We’re all staying on a summer holiday. Well, lots of us are. After three long months of lockdown, the government finally said we could travel again, both within and outside the UK.
And although we now have access to overseas breaks, many of us seem to prefer the idea of a holiday closer to home while the world is still dealing with the upheaval of coronavirus.
Research from the hospitality jobs board Caterer.com shows that 58 per cent of people say they have saved money during lockdown and 36 per cent plan to put some of this towards holidaying at home. The average UK household is set to spend £960.
It’s easy to focus on saving money with a trip abroad, thanks to holiday comparison sites and money exchange rates. But there are plenty of ways to save money on a UK break too.
So if you’re planning a trip to the seaside, a day at a theme park or a driving tour of the Scottish Highlands, here are some of the ways you can keep the cost down.
Make a budget
When you’re planning a holiday abroad you will usually set a budget and book flights and hotels, or a package that falls within that amount.
But when you set off on a UK break it can feel more natural not to set a budget and just to spend as you go. This means you have no control over your spending and it risks spiralling past what you intended.
Set a budget and maybe a daily spending limit and then you will know how much you have for treats and won’t come home to a cleaned-out bank account.
Do more off-peak
After all these months stuck at home, you probably want to get away as soon as you can. However, the difference between peak prices and off-peak can be considerable.
If you can bring yourself to wait until September (and if it’s an option, sorry parents!) when the kids are back at school then there could be a lot more choice and at lower prices.
People who can’t travel outside the school breaks should look at mid-week travel rather than at weekends. Also, if your destination is quieter then that will make it easier to distance.
You may also be able to get more discounts and cheaper entries to attractions if you can avoid the busier weekends.
Save money on travel
Quite often, particularly if there are several of you, the cheapest way to travel is by car, especially if you already have a suitable vehicle.
But if you decide to travel by bus or train then it’s worth looking for ways to bring down the cost of your tickets. You could save a third on off-peak rail fares with a family and friends railcard. It costs £30 a year but for many longer journeys it pays for itself in that first trip.
One additional tip. If you have a child who is too young to need a ticket, it may be worth investing in the family and friends railcard anyway. Even with the unnecessary cost of buying a baby a ticket, you can often save significantly more.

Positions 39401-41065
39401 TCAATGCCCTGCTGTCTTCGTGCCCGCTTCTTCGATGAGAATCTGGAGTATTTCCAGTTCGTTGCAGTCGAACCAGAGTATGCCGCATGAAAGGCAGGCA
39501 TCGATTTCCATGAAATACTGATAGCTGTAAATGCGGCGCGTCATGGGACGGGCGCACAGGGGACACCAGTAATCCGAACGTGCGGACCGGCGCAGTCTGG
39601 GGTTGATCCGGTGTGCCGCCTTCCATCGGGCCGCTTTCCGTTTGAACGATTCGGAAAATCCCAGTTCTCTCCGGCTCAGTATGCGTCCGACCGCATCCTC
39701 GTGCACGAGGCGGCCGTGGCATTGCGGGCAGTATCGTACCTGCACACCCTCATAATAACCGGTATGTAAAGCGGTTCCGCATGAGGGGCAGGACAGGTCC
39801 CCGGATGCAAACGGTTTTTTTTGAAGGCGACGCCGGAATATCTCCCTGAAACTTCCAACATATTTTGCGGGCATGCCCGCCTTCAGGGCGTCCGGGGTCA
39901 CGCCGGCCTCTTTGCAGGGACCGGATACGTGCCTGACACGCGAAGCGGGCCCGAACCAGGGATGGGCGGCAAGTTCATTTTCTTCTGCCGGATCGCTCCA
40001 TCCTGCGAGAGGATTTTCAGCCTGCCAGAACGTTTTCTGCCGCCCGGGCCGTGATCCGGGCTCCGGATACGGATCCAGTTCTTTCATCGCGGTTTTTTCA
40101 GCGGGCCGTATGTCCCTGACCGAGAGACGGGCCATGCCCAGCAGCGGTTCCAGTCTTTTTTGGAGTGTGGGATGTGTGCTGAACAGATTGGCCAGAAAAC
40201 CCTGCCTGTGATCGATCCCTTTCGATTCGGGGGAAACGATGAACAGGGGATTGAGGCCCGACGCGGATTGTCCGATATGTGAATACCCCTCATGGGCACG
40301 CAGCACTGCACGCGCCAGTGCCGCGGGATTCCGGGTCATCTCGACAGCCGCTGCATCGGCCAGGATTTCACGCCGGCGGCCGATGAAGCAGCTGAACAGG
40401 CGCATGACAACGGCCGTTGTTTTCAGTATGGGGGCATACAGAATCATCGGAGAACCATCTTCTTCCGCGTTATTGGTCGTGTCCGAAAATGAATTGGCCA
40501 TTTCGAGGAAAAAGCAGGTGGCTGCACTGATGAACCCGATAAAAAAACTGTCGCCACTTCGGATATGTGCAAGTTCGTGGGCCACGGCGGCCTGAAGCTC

If you’re a couple, the two together railcard can save you a third off rail fares when you travel with an agreed partner or friend.
Money off days out
Every year there are discounts available to people who simply plan a little further in advance, and yet every year some people will queue up and pay full price – sometimes twice as much as the person behind them who has a voucher.
There are lots of different discounts available, and a quick web search will show you if anything is available for your planned destination.
For example, there are free tickets to Merlin attractions on some Cadbury packets. Just remember you are likely to need to book in advance, given the restrictions all parks are operating under.
And some Kellogg’s cereal boxes have grown-ups go free vouchers for many major UK sites, such as The London Eye and Legoland Windsor.
If you have a railcard then you can benefit from discounts to certain attractions, visit the railcard’s web page to learn more.
Lots of different transport companies include discounts so it’s worth searching for the area you’re travelling in before you set out. For example, if you travel using National Express West Midlands and Coventry, you can get a variety of discounts, including 40 per cent off Legoland Discovery Centre Birmingham and two-for-one admission to the National Sea Life Centre Birmingham.
Be smart about where you stay
With lockdown easing and the school holidays here for most of us, a lot of holiday accommodation has been booked.
But there are still bargains to be had, especially if you want to explore somewhere new but aren’t particularly fixed on a certain town or location.
One alternative to a holiday home would be to suggest a house swap with a friend who lives elsewhere in the UK, meaning you can both explore somewhere new without spending a fortune on accommodation (just make sure you’re clear about cleaning beforehand so you can be confident you’re Covid-safe).
Don’t forget insurance
Despite hundreds of thousands of travellers facing disruptions from cancelled travel plans as a result of the coronavirus pandemic, less than half of us take out travel insurance if we’re staying in the UK.
But travellers without the right cover could be at risk of losing money in the event of delayed or cancelled transport or accommodation, baggage loss, loss of cash, or any damage to personal possessions out of the home.
“When planning a getaway in the UK, it’s easy to overlook the need for travel insurance – over half of those we’ve spoken to don’t get insurance,” warns Helen Chambers, head of travel at MoneySuperMarket.com.
“As the UK continues to navigate the coronavirus pandemic, it’s important to have adequate policy coverage for any trip to make sure you are protected should government guidance change.
“Some policies may not cover changes to circumstances, so you should always check with your provider at the time of booking. This will give you the freedom to plan ahead and enjoy your trip without worry.”
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